Sunday, September 28, 2014

Kitchen Vocabulary 2: Terms and Procedures

Here is a list of terms and procedures frequently used in the kitchen that you will likely find on this blog that you may or may not be familiar with:

What does that even mean?

There are many variations of abbreviations used for measurements in cooking. Just so there's no confusion, here is a list of abbreviations I use here on my blog:

  • t = teaspoon
  • T = tablespoon
  • c = cup

Kitchen Vocabulary: Gadgets

I use all kinds of fun kitchen gadgets when cooking, and some of them you might not be familiar with. So, here's a list of gadgets you would find in my kitchen that I find incredibly useful!

*Also check out Better Homes and Gardens' "Glossary of Cooking Terms" for an extensive list of kitchen vocabulary.

Quinoa with Chicken & Broccoli

This is a recipe my sister developed when her husband began eating a strict Paleo diet and working out. In less than a year, he dropped 60 pounds while still eating delicious, filling meals like this one. It's quick, easy, and so healthy. If you've never used quinoa in place of rice or pasta, you've got to try this recipe. You might never go back!

What you'll need:

  • 4 medium chicken breasts
  • 2 medium onions, diced
  • 1/4 lb. baby portobello mushrooms, diced
  • 1 lb. fresh broccoli, cut into bite-sized pieces
  • 2 c quinoa
  • 4 c water
  • 2 t salt
  • 1 t freshly ground coriander
  • 1/8 t freshly ground black pepper
  • 2 T butter (or olive oil, if you're not human and don't like butter)
How to make it:
  • Rinse quinoa in cold water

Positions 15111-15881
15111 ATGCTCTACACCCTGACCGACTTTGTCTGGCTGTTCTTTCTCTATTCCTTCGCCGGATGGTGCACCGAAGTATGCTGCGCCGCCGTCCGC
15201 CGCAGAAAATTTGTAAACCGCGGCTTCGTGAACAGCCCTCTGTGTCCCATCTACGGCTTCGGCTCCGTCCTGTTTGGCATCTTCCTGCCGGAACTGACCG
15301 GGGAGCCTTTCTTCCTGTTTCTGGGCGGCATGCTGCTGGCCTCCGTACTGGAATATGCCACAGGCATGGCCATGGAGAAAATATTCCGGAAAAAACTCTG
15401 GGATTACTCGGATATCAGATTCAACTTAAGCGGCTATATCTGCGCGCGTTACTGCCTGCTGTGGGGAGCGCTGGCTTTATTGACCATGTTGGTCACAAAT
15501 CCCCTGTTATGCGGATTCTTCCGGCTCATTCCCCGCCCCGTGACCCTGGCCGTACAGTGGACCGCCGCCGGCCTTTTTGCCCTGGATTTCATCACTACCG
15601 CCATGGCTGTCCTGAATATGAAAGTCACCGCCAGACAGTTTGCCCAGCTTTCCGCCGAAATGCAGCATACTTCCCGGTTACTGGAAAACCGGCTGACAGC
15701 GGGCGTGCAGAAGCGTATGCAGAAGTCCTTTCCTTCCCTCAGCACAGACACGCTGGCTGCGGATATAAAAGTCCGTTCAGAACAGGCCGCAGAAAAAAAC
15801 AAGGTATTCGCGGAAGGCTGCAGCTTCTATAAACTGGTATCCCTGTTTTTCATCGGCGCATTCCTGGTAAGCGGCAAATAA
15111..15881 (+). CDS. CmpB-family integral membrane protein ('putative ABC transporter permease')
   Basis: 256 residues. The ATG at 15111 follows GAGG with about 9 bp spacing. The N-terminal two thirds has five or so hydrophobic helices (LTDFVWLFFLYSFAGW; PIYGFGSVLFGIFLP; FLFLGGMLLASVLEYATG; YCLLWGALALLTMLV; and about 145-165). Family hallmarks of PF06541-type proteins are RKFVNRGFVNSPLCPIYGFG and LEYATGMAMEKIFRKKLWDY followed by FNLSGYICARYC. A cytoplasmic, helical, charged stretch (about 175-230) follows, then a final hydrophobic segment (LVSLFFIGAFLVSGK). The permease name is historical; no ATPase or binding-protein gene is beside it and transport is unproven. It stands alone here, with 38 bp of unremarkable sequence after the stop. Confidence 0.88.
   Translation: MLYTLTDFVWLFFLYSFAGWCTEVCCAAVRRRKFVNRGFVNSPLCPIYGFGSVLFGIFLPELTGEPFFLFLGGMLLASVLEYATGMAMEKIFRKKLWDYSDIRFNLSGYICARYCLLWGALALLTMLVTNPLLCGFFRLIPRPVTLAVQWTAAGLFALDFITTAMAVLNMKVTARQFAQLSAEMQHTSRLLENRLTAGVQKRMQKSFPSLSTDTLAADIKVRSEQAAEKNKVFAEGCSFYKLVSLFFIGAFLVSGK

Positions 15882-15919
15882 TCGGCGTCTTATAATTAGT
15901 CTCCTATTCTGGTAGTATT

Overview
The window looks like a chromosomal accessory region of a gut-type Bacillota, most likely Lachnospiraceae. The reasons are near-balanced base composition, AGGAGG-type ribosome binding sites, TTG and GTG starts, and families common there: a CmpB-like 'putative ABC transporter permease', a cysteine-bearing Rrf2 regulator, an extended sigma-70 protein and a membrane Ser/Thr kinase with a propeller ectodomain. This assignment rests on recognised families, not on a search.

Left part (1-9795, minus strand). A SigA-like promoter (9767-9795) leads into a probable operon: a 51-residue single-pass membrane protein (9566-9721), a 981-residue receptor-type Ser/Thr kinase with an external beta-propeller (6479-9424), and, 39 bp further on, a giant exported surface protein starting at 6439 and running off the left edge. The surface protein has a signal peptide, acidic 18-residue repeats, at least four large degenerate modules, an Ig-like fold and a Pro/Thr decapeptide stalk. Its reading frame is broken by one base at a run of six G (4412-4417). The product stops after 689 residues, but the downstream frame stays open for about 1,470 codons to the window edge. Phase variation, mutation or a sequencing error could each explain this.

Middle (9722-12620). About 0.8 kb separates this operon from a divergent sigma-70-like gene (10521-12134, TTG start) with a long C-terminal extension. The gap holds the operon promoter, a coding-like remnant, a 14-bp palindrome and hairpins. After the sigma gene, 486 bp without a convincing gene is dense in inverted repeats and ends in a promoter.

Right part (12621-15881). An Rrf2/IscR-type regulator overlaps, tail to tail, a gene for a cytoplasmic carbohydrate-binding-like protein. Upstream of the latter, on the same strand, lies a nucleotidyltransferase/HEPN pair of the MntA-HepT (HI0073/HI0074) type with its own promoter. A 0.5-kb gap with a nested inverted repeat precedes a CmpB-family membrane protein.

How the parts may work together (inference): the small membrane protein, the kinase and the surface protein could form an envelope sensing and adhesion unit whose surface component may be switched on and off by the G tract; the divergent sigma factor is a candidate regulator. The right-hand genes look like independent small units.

• Boil water then add quinoa, half of the butter, salt, pepper, and coriander; cover and simmer over low heat, approximately 20 minutes. Turn off heat and let sit until ready to serve. 
  • Melt the other half of the butter over medium heat
  • Add onions and mushrooms to melted butter, cook approximately eight minutes (occasionally move onions and mushrooms around in the pan to keep from burning)
  • Remove onions and mushrooms from pan and set aside
  • Without cleaning the pan, season chicken breasts with remaining salt, pepper, and coriander and add them to the pan, cook approximately eight minutes over medium-high heat on each side or until internal temperature reaches 165 degrees Fahrenheit
  • Season broccoli with salt and pepper to taste, and steam in a steamer basket approximately eight minutes
  • Layer quinoa, broccoli, chicken, and top with sautéed onions and mushrooms
  • Serve hot!
Quinoa with Chicken & Steamed Broccoli

Saturday, September 6, 2014

Thyme for Chicken Pot Pie

I invented this recipe as a spin-off of Wolfgang Puck's Classic Chicken Pot Pie. His recipe is fantastic and indescribably delicious, but it is also labor-intensive and time consuming. One fall evening after work, I wanted the same flavors but didn't have the time required, and so Thyme for Chicken Pot Pie was born.

What you'll need:
I forgot to take a pic,
so let's pretend this is my chicken pot pie
and not Wolfgang Puck's. 
  • 1 large chicken breast, cooked (from Baked Brined Chicken, if you have it.) Remove meat from bone and pull apart.
  • Pan drippings from Baked Brined chicken (If you did not keep the pan drippings use 2 T butter and 2 T olive oil instead.)
  • 3 T flour
  • 1 medium onion, finely chopped
  • 1 celery stalk, finely chopped
  • 1 medium carrot, finely chopped
  • 6 sprigs fresh thyme
  • 2 c chicken stalk
  • ¼ c heavy cream
  • 2 cans refrigerated crescent rolls dough